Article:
I’m also at a place in my life where I worry less about the professional risks that accompany identifying myself as someone who believes that a) the state of Israel should exist and b) the fact that there is, to date, no established state of Palestine is by no means entirely Israel’s fault. It shouldn’t be problematic to hold or express these beliefs—nor should such beliefs be assumed to exclude concerns for Palestinians’ well-being—but somehow, within both academia and publishing (and where those areas overlap), that’s where we seem to be.
If I were a younger and/or more ambitious writer, aiming for tenure or other professional markers, yes, I might be terrified that I was endangering my career by publishing these poems and alienating would-be colleagues, editors, and/or fellowship/prize juries. I certainly don’t welcome conflict, and I prefer not to spar with anyone. But I’m in a position where if I do feel compelled to speak up—as I have in those poems—I have less to lose.
AK: Can you tell us more about what brought you to poetry? In your website bio you write that you first came to poetry in 2007, after many years as a fiction and non-fiction writer. What prompted the change?
ED: Well, I did write what I considered to be “poems” as a child and adolescent, and poetry appeared on many of the syllabi for my literature classes. But all of my writing-workshop experience was in prose. My first two book-length projects—a doctoral dissertation in history and a novel manuscript (both of them still unpublished!)—were prose works. When I earned an MFA, it was in fiction.
But the MFA program also had a poetry track, and everyone—poets and fictionists—took some of the same craft seminars and attended the same readings. The MFA program helped show me how poets worked. And I was intrigued.
In 2007 I left freelancing for a full-time university staff job. A lot of change accompanied that transition, including noticeable shifts in my schedule and attention patterns. It seemed to be a ripe time to enroll in an online poetry class. So I did. And here we are!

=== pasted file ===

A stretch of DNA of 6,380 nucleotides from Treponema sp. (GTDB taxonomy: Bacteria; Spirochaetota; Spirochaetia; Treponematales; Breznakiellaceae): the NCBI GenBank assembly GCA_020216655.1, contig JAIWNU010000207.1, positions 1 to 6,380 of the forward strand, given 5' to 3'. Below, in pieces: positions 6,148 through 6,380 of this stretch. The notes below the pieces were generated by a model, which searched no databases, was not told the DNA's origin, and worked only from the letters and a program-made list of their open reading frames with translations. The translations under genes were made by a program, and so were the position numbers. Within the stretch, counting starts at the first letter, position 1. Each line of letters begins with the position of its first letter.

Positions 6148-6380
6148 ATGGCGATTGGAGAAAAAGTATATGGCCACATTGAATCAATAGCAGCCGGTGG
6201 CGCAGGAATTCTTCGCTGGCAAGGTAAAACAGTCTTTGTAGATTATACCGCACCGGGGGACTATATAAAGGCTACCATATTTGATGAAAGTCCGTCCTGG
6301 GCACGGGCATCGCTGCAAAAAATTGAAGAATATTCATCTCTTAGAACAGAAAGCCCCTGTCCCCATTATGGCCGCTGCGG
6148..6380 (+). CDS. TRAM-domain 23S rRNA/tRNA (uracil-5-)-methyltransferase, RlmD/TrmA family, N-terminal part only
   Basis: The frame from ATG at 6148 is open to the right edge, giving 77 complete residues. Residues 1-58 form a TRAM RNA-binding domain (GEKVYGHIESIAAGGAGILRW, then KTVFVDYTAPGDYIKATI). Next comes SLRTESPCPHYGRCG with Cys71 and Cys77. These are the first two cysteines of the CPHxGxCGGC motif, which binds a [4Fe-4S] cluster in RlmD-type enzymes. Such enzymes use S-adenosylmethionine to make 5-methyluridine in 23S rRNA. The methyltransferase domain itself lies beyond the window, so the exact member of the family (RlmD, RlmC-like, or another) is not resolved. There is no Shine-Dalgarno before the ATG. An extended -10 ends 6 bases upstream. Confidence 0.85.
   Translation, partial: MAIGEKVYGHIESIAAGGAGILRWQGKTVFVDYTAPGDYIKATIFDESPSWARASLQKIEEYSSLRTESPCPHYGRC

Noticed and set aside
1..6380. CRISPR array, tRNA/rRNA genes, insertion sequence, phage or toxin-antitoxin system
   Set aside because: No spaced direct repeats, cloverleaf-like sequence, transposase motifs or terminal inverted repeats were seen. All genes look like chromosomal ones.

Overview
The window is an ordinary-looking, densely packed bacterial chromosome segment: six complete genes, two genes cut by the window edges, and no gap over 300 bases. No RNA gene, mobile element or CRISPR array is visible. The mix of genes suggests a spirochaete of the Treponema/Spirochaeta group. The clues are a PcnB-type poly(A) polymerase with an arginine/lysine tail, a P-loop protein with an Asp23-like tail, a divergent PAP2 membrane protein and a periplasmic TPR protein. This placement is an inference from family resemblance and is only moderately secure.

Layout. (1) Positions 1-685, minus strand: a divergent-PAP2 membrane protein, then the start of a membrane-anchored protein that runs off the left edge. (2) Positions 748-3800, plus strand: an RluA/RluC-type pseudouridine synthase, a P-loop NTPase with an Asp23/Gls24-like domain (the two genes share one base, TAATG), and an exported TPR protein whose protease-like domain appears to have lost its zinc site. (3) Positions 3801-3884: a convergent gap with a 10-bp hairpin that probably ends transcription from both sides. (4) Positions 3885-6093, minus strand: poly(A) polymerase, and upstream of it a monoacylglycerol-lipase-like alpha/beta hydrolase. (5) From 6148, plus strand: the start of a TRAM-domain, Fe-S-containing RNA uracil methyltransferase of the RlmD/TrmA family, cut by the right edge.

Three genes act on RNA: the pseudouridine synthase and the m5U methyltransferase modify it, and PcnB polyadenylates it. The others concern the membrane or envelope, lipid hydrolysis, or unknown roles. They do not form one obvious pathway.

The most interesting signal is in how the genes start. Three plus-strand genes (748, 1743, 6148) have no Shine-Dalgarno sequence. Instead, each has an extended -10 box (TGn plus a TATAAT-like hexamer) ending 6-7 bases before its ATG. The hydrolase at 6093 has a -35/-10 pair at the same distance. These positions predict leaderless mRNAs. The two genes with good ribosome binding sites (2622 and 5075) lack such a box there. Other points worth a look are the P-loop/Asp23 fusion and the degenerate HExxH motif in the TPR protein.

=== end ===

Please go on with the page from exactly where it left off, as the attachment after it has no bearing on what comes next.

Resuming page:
AK: Can you tell me about your worst and best rejection?
ED: What an interesting question. I assume that we’re talking about poetry, here. Somehow, the rejections have blurred over time. There have simply been so many of them. (In 2017, I tracked all of my poetry submissions and their outcomes—there were 69 rejections just that year, just for poetry.)
The “best” rejections are invariably those that demonstrate that the editor has engaged with the work in some way, seems truly regretful not to be publishing it, and similarly seems sincere in encouraging future submissions. And maybe the worst rejections are those that simply never arrive—like the contest submissions that you find out didn’t make it out of the pile only when you run across a public announcement of the contest winner/finalists.
AK: What are you up to next? You’ve written about how it’s taken 12 years to assemble and publish Birthright; do you expect to put together a new collection? Do you expect your next collection to take equally as long?
ED: I didn’t realize from the outset that I was working toward this collection, and I don’t yet have any idea if I have another collection in my future. There are some other projects brewing, but nothing I can say much about just yet.
AK: In this collection, you merge many identities, such as Judaism, kinship and family history, Torah study, and existing in a woman’s body. Do you find that poetry lends itself to this multiplicity of identities? Does your prose similarly weave these disparate themes or is it your poetry that specifically invites this kind of complexity?
ED: That’s a great question. I’ve spent a lot of time wondering about how material finds its genre (or sub-genre—I’ve often interrogated how a fiction writer knows that something is destined for story rather than novel form, and so forth). I’d like to think that my prose can be as textured as you find the poetry to be.
AK: I’d like to thank you for writing “The End of the Lines.” It is a powerful and heartbreaking poem, one that chronicles the speaker’s need to come to terms with having no children. You write “to think of all the bloodstreams that have run into the sea / of this single self, the generations of genes flowing down / through the centuries.” You wear scar tissue with pride throughout many of the poems in this collection and I find that inspirational. Keats said that poetry should appear as “almost a remembrance” and I feel a shiver of recognition as I read this poem. Thank you.